Not all cat toys are safe. Some toys have small plastic bits that could be eaten by cats. Be aware of which toys you leave with your kitten when he/she is unsupervised. It is a good idea to confine your kitten to a “safe” room when you are not home to supervise the kitten.
First day in kitty’s new home
When you bring home your new cat, place him/her, still in the carrier, inside the room you have set up ahead of time. Close the door to this room. Open the door to the carrier but don’t force kitty to come out. Wait for kitty to come out on his own. Some cats may come out on their own right away; more timid cats may stay inside the carrier for some time. Leave them alone for a while or sit quietly and wait. The cat will come out when it is comfortable. Once the cat decides to come out, stay where you are and allow her to come to you. Pet the cat if he seems interested but don’t pick him up. Allow him to explore the room. Leave the carrier in the room with the door open so that she/he may retreat to the safety of the carrier if needed.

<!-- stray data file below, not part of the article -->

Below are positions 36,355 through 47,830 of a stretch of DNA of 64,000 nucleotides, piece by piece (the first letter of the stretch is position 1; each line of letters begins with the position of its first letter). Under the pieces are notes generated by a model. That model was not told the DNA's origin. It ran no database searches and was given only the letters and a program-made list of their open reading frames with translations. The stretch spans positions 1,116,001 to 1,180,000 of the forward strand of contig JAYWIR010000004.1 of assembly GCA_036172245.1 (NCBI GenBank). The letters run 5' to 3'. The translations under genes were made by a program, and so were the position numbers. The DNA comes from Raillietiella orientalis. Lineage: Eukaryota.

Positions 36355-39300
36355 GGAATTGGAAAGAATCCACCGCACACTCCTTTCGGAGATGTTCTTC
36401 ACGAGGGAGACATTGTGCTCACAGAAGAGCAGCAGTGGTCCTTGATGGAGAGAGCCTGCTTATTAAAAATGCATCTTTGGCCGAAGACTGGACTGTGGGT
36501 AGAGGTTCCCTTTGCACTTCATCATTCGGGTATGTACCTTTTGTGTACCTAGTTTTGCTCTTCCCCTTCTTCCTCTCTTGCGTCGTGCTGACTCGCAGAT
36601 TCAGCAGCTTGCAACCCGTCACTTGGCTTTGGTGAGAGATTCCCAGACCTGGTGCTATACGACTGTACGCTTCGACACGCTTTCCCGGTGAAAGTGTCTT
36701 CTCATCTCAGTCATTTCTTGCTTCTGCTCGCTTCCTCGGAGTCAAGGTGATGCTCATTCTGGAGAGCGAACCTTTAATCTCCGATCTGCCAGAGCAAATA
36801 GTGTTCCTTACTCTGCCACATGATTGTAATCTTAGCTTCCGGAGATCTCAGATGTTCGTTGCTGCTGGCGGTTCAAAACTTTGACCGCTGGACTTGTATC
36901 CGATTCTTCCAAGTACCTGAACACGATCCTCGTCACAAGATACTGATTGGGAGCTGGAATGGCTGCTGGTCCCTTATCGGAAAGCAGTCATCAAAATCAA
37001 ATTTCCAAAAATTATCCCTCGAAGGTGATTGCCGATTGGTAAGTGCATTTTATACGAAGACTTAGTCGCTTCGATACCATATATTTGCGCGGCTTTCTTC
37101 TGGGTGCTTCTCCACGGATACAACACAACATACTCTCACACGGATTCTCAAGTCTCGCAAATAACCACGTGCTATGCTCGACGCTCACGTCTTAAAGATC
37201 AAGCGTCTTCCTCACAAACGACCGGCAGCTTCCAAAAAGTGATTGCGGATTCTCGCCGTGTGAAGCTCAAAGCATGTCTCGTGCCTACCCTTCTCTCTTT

Introducing your kitty to your children
Once kitty has explored the room, introduce children and other family members slowly. Have them come into the room one at a time, sit quietly and allow the cat to come to them. You may have them offer treats to the cat. Be sure that your children understand how to gently pet the cat, and not to tease the cat, chase him, pull his tail, or bother him when he’s eating or using the litter box. They should always be gentle and avoid using their hands as toys. You don’t want your cat to learn that it is acceptable to pounce on and bite hands. Preferably, children should be taught to play with the cat using a toy on a string or a stick.
Introducing your kitty to the rest of your home
Allow the cat several days to settle in to his/her room and get to know you. Once he/she seems comfortable and safe there and you do not have other pets, you may begin to slowly introduce kitty to the rest of the house. Begin with short periods of exploration and gradually increase them until kitty has explored the house. Don’t force the cat to explore. Let him come out on his own. The cat should be able to retreat to the safety and familiarity of his room.
Introducing your new kitty to your other cat